Welcome, to what feels like the most lightweight gaming headset in the history of gaming headsets! The Logitech G435 is part of Logi’s new lineup of gaming headsets, offering lightweight design, and wireless connectivity to devices. The headset uses Bluetooth technology to connect to games consoles, phones and even your PC. I originally wrote that there was no dongle in the box, but there is. It was just extremely well hidden and I missed it the first time round. It’s only when I was looking at the Logi website that I realised and dug deeper. It’s small, and when plugged into my PC, it recognised it straight away, installed the drivers and away I went.
The headset I can’t emphasise enough is super lightweight. So much so that I felt the G435 felt a little ‘toy’ like, or ‘My First Gaming Headset’. Like it’s something you’d give a 10-year-old to play Fortnite or Roblox with their pals, though it’s not really cheap enough for when they inevitably break them from launching it across the room after losing out on that victory royale. They come in at around £80 retail here in the UK, which is up there alongside mid-range headsets, which is not a price point you’d feel happy with replacing a bunch of times. Weight has been reduced drastically from the headband, which is made up of a plastic skeleton band and felt covering. It doesn’t make much difference for padding here, as you’re not really going to feel it on the top of your head anyway.
The earcups themselves are tough, though have a hollowness to them. The padding for your head is soft, but again not too thick as you’re not going to need to protect yourself from clamping force with these. There was no audible creaking which was great and the mechanism to slide the earcups up and down the band for bigger heads was nice and smooth. They fit my head fine, but my ears suffered a bit. Inside the earcups themselves, it’s again just pure plastic. There’s no material covering the speaker holes, which for me was a little bit of an issue as my ears touched the plastic and felt a little uncomfortable after a certain amount of time. Of course, I could be an anomaly, and people with smaller ears shouldn’t have this issue, but for me, I didn’t like it. The earpads can be replaced if they get a little manky, and all you need to do to replace them is pull the earpad aware from the headset, and a small rubber band gets removed from its clamp. Putting them back on though was the biggest pain. Some small magnets would have been a much better design here.
The IO is housed on the left earcup and from top to bottom you have a power button, a volume up and down rocker and a mute microphone button. Just underneath that is a USB-Type C charging port so you can charge the Bluetooth on the headphones. The battery will last for around 18 hours which is pretty solid and gives more than enough time for a few days worth of gaming in an evening. There are also exposed cables running from the earcups to the headband, which is something I’ve never liked in ANY headphones as it’s one area that could be deemed more delicate than others, but especially here. They should have been housed somehow inside, just to give them that added protection from kids throwing them around.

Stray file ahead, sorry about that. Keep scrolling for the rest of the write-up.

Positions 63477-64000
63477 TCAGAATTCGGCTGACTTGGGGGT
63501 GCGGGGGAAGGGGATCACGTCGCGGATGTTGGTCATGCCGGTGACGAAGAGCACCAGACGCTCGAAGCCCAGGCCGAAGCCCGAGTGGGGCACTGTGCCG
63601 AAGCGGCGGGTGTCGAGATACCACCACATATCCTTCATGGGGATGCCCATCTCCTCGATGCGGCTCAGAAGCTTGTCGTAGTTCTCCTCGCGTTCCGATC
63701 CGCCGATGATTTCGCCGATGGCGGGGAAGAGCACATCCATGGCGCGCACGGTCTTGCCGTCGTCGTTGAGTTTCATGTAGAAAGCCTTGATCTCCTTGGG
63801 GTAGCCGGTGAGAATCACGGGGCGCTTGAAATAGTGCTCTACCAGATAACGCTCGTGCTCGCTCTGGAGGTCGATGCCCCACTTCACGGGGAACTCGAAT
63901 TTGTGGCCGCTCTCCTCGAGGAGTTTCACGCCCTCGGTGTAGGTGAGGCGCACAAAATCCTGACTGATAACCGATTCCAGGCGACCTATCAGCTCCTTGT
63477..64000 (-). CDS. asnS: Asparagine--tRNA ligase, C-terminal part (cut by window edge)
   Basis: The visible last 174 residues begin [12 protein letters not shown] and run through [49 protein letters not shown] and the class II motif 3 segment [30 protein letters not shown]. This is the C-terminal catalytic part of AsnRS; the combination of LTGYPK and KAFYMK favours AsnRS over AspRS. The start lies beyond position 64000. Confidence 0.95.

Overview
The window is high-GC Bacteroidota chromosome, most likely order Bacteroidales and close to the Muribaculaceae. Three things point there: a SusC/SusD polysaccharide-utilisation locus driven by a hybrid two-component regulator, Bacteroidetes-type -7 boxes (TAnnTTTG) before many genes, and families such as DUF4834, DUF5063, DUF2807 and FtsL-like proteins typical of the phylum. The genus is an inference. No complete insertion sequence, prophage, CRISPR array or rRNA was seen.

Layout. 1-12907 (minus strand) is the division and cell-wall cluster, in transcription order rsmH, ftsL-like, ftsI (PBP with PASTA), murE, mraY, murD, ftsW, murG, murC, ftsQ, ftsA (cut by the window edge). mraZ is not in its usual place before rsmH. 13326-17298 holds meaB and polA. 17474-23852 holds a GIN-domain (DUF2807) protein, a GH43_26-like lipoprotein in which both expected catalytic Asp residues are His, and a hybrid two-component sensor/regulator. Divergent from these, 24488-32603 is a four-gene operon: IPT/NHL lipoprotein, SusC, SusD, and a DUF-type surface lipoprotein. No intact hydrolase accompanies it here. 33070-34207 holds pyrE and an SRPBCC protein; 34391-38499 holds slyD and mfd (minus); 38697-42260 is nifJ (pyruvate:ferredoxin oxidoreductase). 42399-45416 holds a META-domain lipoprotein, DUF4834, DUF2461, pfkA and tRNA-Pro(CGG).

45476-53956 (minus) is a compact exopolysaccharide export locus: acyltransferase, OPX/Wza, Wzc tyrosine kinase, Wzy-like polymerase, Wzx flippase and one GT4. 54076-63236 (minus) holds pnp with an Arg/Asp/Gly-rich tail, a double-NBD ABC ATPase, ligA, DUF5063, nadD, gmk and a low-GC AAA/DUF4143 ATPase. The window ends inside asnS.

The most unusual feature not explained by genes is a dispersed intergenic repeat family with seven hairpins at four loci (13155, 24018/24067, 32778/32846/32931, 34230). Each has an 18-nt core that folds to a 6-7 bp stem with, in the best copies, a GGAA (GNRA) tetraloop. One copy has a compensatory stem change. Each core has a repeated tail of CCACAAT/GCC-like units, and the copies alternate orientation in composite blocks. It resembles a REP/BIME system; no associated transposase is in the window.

The microphone is also built into the earcup itself too. It does not extend to get closer to your mouth, which to some might be an issue. It does pick up audio fairly well but doesn’t do a great job of removing background noises such as typing on mechanical keyboards. Audio quality from the microphone for your voice isn’t great either, but it’s certainly passable if you wanted to have a quick couple of games of Forza Horizon 5 with your friends and chat with them through Discord. It’s very tinny and has a bit of a cave-like reverb to it, and reminds me of older radio qualities, like that AM radio frequency.
Game audio also suffers from sounding a little empty too, which to some might be hugely advantageous. The Logitech G435 gaming headset doesn’t sound bad by any stretch, but I would have liked to have some bass in certain scenarios. Driving around my Jaguar E-Type around Mexico in Forza Horizon 5 I would have liked to have a bit more grunty bass, to really feel the rumble of that engine. But, in competitive FPS games, having those high-mids and treble frequencies at the forefront of the audio, it was a lot easier to place enemies from quieter audio cues such as footsteps, reloads and breaking windows. So you’ve really got to decide what your priorities are here and what type of games you play. Logitech has done a decent job with audio quality here I think.
The Logitech G435 is really hindered by the fact that they’re so lightweight,. that it gives them this aura of feeling cheap. They’re not though. They cost £80 retail as mentioned at the start, but I must admit they sound wicked, and this is definitely their strongest feature. The microphone though isn’t great, and I must admit I wouldn’t be happy with the quality it offers, especially when Logitech are competing at that price point where you can find some Steelseries Arctis models, the HyperX Cloud Alphas and many more. It’s a shame, as they look really funky and are a lot more fun than your basic black gaming headset we see time and time again. For more information, check out the Logitech G435 gaming headset webpage.